PLEASANTON — The Tri-Valley is poised to become a long-term hub for an array of innovative and advanced technology companies — but the East Bay region’s leaders have plenty of work ahead to realize this dream.
The work that’s needed is embodied in what’s being called “Tri-Valley Vision 2040,” a wide-ranging proposal that aims to dramatically transform the current East Bay bedroom community whose principal cities are Livermore, Pleasanton, San Ramon, Dublin, and Danville.
Innovation Tri-Valley Leadership Group is leading the charge to create an advanced technology-oriented economy that is vibrant and can be sustainable for decades to come, according to the group’s chief executive officer Lynn Naylor.
“The 2040 plan sets a strategic direction for the future that positions the Tri-Valley as a center for innovation,” Naylor said in an interview with this news organization. “We are excited to create an innovation ecosystem here.”
The innovation catalysts fall into a diverse group, Naylor opined.
“Life sciences, advanced manufacturing, software are all here,” Naylor said. “The region is really thriving.”
The area is bolstered by huge commerce hubs such as Bishop Ranch Business Park in San Ramon and Hacienda Business Park in Pleasanton, as well as legendary magnets for innovation such as the Lawrence Livermore National Laboratory and the Sandia National Laboratories, both based in Livermore.
The challenges for the region are clear-cut yet the solutions could be complex.
“You have to have an economic playbook that includes how you are going to do a better job to attract businesses, create better infrastructure, and improve education,” Naylor said. “We also have to address housing and ways to create more walkable communities.”
The Tri-Valley 2040 plan has five key goals:
— Innovation involving businesses, transportation, new homes, and education.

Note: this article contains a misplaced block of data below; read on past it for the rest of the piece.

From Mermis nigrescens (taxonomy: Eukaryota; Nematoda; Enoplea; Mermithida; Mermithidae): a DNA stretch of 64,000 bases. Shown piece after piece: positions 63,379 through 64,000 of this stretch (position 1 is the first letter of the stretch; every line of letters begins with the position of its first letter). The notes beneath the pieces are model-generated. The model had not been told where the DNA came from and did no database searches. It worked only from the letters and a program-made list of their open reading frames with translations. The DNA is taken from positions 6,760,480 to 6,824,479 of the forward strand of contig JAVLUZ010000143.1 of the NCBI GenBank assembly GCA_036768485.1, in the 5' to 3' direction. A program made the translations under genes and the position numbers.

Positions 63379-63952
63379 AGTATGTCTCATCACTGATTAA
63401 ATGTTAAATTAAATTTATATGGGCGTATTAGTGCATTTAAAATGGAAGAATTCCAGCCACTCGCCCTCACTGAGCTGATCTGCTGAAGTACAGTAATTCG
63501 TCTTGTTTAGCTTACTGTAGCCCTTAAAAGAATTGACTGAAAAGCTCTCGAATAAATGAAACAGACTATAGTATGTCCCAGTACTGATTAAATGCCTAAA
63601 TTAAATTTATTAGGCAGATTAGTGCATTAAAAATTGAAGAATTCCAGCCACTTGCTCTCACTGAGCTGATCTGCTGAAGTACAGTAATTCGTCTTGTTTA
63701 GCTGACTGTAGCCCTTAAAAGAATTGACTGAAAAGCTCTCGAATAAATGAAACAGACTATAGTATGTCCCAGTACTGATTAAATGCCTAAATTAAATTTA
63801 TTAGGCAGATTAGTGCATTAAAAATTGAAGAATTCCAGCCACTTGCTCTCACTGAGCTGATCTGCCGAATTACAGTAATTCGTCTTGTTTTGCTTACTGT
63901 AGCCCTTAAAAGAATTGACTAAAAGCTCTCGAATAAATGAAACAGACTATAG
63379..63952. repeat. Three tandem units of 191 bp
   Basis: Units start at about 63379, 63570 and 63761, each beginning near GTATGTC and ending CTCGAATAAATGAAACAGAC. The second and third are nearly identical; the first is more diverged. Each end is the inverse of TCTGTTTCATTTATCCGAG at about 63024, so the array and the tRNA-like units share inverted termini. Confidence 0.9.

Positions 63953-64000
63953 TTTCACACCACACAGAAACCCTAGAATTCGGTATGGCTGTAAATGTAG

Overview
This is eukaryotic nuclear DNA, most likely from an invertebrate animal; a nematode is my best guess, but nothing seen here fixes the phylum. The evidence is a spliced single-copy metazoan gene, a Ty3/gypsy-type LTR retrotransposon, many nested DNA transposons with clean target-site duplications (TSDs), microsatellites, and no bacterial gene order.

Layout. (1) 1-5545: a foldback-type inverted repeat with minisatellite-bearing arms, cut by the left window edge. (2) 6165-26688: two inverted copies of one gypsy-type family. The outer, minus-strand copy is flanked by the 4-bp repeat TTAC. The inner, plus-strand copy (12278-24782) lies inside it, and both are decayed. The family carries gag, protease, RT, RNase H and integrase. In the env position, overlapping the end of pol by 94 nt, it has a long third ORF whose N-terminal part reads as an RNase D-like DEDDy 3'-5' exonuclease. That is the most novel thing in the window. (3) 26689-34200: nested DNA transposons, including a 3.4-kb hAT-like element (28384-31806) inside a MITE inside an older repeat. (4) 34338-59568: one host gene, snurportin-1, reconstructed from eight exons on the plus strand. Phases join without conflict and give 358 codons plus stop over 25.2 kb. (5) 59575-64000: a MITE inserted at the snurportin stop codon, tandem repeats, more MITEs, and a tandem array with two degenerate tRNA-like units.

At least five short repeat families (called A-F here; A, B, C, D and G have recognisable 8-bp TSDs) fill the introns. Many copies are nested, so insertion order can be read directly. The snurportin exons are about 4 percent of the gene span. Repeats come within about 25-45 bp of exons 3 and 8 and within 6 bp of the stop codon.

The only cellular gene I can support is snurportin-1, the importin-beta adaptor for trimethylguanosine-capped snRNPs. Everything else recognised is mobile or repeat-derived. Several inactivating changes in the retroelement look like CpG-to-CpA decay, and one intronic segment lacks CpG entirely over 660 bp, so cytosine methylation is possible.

— Affordable housing and inclusive and equitable transportation, education and healthcare systems.
— private and public sector collaboration.
— a mix of suburban living and vibrant downtown districts.
— a sustainable and resilient economy.
“In the past, the Tri-Valley was known for its wineries, parks, and trails,” said Rich Rankin, director of the innovation and partnership office at the Livermore Laboratory. “Today the Tri-Valley has emerged as a region known for ground-breaking scientific discoveries, startups, and a thriving innovation economy.”
The operations of numerous tech companies, some of them true titans, dot the Tri-Valley landscape. Some are household names and others bear more obscure titles.
“The Tri-Valley region has become a geographically strategic location for businesses to relocate and grow,” said Mark Triska, an executive vice president with Colliers, a commercial real estate firm.
Google and Lam Research operate Livermore facilities. Workday and 10x Genomics have established their headquarters and are expanding in Pleasanton. Snowflake and Callidus Cloud are located in Dublin. GE Digital and SAP have big operations in San Ramon.
Workday and 10x Genomics represent two of the recent success stories in the Tri-Valley. Both have established their headquarters in Pleasanton and followed up the placing of those roots by sketching out plans for expansion.
“We looked at the entire Bay Area to determine where to have our headquarters and selected Pleasanton due to its pristine location and affordability for families,” said Ben Hindson, co-founder and chief science officer at 10x Genomics.
10x Genomics has purchased a site for a big new campus near its headquarters next to Stoneridge Shopping Center.
“The area gives us the ability to recruit top talent with its proximity to San Francisco and Silicon Valley,” Hindson said.
The main objectives of the 2040 Vision plan are to create a starting point for discussion as well as goals to accomplish over a period of nearly two decades.
“The plan is really a glimpse over the horizon to give us real insight on what radical change could look like in the Tri-Valley,” Naylor said.